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program last year helped more than triple the company's valuation. softbank shares have slid more than 40% from their march peak. ab foods expect significant progress in operating profits for the full year. they are reporting a stronger recovery and profit margins. they will grow from 400 to 530 in the next year. francine: i try not to buy much fashion. it depends on what the end of the month looks like and how much salary is left over. europe once again is a hotspot for the coronavirus, calling into question the recovery from the pandemic. for more on this, we are joined
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by sam fazeli. quite a bit of news yesterday, we were talking about mandatory things like nhs workers in the u.k. will we see more legal challenges it country say you have to get vaccinated? sam: i think the legal challenges are tougher in the european union than the u.s. everybody will have a go. however, you need to find a way to keep a lid on this. i'm doing some analysis to see what correlates with higher case counts across different countries. it has a multivariate impact, not just about vaccination. vaccination keeps you out of hospital and reduces the risk of death. that is the critical point. francine: i know there is a lot of talk about the u.s. legal challenges, people not wanting to get vaccinated.
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11,000 boeing employees have asked not to be vaccinated. will we see this scale elsewhere in the world? >> i think you will get pushback everywhere because people feel this is an invasion of their privacy or their rights. on the other hand, i cannot see how you can keep the health care system functioning without this preventative measure. it is possible people will say now that we have a pale, i do not need to do that. but we do not know how that pans out in terms of high efficacy numbers in the general population, because you have to get people in the first five days, and they have to test positive. francine: where are we in the u.k. and the u.s. in terms of level of infections, and booster shots? booster shots cut down the possibility someone ends up in the hospital.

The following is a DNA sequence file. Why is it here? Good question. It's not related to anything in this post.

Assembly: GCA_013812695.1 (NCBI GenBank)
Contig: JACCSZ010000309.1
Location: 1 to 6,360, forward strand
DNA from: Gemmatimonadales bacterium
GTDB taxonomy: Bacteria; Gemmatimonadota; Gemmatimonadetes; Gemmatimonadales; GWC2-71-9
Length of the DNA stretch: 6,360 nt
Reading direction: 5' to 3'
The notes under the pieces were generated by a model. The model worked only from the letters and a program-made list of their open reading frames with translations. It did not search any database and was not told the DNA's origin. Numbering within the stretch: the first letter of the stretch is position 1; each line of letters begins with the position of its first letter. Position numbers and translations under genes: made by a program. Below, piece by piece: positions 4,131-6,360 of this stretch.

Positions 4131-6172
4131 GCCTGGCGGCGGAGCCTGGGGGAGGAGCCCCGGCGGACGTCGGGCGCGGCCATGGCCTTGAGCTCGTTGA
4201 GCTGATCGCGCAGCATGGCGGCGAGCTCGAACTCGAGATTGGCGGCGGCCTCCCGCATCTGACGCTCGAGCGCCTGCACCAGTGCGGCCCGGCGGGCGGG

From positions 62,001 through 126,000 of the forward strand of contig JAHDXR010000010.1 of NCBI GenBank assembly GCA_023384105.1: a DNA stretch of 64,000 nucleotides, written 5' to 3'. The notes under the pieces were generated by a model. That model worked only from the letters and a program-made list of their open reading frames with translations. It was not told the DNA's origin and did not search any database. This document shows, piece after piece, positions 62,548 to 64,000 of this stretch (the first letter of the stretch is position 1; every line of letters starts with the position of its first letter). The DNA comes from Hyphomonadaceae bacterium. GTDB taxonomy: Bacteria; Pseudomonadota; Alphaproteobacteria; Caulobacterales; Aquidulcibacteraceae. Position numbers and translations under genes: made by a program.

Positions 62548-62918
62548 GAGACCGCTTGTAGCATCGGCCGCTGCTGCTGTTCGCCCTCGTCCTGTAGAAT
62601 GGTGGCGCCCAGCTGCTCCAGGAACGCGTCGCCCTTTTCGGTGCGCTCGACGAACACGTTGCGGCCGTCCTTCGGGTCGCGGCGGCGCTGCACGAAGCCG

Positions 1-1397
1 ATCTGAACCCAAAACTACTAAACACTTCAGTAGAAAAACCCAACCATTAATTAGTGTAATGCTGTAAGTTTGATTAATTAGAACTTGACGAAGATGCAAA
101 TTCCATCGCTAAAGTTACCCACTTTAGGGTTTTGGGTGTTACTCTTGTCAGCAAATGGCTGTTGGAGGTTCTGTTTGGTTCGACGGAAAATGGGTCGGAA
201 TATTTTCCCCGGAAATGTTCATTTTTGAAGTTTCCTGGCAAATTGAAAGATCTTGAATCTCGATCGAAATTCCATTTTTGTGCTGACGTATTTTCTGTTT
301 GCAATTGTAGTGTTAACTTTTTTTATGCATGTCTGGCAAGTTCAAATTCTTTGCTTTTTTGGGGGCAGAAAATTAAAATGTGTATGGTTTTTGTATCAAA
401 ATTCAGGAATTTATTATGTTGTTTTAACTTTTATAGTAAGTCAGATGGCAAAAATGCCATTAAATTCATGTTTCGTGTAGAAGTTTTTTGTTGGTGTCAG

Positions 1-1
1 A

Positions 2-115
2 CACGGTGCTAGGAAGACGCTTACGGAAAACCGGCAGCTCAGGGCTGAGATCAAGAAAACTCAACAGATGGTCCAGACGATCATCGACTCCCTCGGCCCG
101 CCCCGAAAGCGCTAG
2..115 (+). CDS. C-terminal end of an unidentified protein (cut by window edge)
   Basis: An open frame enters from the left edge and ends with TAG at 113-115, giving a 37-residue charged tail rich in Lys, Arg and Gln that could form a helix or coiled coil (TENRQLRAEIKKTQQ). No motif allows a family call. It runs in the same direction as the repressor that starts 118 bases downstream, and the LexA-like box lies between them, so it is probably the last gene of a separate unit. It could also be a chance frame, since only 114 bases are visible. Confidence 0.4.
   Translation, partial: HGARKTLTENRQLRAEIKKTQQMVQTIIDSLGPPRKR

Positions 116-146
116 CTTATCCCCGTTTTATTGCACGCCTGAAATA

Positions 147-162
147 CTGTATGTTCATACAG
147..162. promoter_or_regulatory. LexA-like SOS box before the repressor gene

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sam: yes, and it cuts down getting an infection. the u.k. is doing really well with boosters relatively speaking. people in the u.k. do not think they are doing well, but compared to other countries they are. the united states is doing really well, and that is where the case counts are coming down. the u.s. has come down, but now stalled. francine: anything else you are watching out for? i do not know when we will see vaccinations for kids in the u.k. sam: there are a couple of things i'm keeping an eye on, i'm looking forward to sanofi giving us data for their antigen based vaccine. that will add a lot of volume next year, and that should come in the next couple of months.
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i'm looking forward to data for these pills to be published so we can compare them. i'm not convinced the pfizer drug is that much better than merck. lastly, i hope going back to school in the u.k. does not pick up a rating cases. francine: coming up, we are in glasgow with all of the details, next. this is bloomberg. ♪
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>> we are nowhere near where we need to be at. for starters, despite the progress that paris represented, most countries have failed to meet the action plans they set six years ago. francine: that was former president barack obama imploring nations to work together to fight climate change. we are joined by our bloomberg green reporter. you have been doing fantastic work. yesterday was climate adoption day at cop. last week it was finance day, then energy day. these the medic days are